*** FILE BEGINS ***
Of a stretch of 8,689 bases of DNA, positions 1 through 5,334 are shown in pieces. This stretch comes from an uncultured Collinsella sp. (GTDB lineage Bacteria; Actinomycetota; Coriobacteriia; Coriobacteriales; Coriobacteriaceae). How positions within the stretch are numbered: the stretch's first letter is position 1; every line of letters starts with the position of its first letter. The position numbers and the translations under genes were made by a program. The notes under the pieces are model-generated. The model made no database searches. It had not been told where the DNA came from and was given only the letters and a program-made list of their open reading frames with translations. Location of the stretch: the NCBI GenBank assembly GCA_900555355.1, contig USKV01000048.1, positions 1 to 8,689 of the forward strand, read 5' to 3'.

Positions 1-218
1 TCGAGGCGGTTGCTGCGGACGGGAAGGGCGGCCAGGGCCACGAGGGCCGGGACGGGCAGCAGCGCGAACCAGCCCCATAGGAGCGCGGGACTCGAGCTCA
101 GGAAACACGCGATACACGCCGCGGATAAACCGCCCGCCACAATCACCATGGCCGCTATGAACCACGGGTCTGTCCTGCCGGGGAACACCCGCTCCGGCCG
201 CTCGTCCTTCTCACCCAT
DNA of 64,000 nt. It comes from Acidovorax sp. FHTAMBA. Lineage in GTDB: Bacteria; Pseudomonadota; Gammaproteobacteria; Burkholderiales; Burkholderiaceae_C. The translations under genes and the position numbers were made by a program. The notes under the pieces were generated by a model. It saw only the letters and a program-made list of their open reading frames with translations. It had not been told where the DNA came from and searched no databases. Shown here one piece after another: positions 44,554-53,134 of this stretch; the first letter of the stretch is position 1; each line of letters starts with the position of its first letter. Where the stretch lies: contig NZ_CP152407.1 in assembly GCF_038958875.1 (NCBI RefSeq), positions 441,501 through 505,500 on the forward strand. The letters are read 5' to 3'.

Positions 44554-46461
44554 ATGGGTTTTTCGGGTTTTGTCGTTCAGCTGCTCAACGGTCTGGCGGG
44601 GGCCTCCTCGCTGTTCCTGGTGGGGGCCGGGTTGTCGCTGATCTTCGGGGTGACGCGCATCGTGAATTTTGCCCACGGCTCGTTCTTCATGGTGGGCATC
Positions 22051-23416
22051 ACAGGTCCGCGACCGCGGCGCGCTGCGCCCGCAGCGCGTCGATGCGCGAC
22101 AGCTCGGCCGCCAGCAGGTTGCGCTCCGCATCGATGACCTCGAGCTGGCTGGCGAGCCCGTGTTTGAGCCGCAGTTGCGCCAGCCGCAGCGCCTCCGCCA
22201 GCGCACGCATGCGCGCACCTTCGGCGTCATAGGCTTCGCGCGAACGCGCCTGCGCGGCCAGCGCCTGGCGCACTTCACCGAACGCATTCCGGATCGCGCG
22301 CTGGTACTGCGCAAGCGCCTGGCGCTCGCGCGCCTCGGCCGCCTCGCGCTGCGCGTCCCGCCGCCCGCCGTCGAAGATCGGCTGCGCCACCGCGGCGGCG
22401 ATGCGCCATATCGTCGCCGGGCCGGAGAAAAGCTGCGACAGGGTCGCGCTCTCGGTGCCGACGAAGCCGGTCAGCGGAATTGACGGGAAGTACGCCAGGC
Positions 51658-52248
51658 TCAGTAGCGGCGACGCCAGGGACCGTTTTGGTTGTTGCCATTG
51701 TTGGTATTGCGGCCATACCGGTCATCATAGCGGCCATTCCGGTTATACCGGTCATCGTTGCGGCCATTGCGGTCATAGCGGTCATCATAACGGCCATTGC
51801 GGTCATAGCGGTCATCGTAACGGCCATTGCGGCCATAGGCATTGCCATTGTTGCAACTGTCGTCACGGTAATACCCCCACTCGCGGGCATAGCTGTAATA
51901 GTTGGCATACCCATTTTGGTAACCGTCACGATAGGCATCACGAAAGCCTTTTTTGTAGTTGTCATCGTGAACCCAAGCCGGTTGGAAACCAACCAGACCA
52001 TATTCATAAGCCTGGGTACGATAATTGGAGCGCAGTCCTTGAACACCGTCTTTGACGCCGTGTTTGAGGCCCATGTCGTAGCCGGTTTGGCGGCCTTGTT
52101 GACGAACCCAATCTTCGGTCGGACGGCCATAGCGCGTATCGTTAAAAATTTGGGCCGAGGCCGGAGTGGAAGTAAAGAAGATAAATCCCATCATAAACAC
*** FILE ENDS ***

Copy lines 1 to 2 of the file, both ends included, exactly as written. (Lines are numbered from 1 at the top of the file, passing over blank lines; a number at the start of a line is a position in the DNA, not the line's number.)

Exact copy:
Of a stretch of 8,689 bases of DNA, positions 1 through 5,334 are shown in pieces. This stretch comes from an uncultured Collinsella sp. (GTDB lineage Bacteria; Actinomycetota; Coriobacteriia; Coriobacteriales; Coriobacteriaceae). How positions within the stretch are numbered: the stretch's first letter is position 1; every line of letters starts with the position of its first letter. The position numbers and the translations under genes were made by a program. The notes under the pieces are model-generated. The model made no database searches. It had not been told where the DNA came from and was given only the letters and a program-made list of their open reading frames with translations. Location of the stretch: the NCBI GenBank assembly GCA_900555355.1, contig USKV01000048.1, positions 1 to 8,689 of the forward strand, read 5' to 3'.

Positions 1-218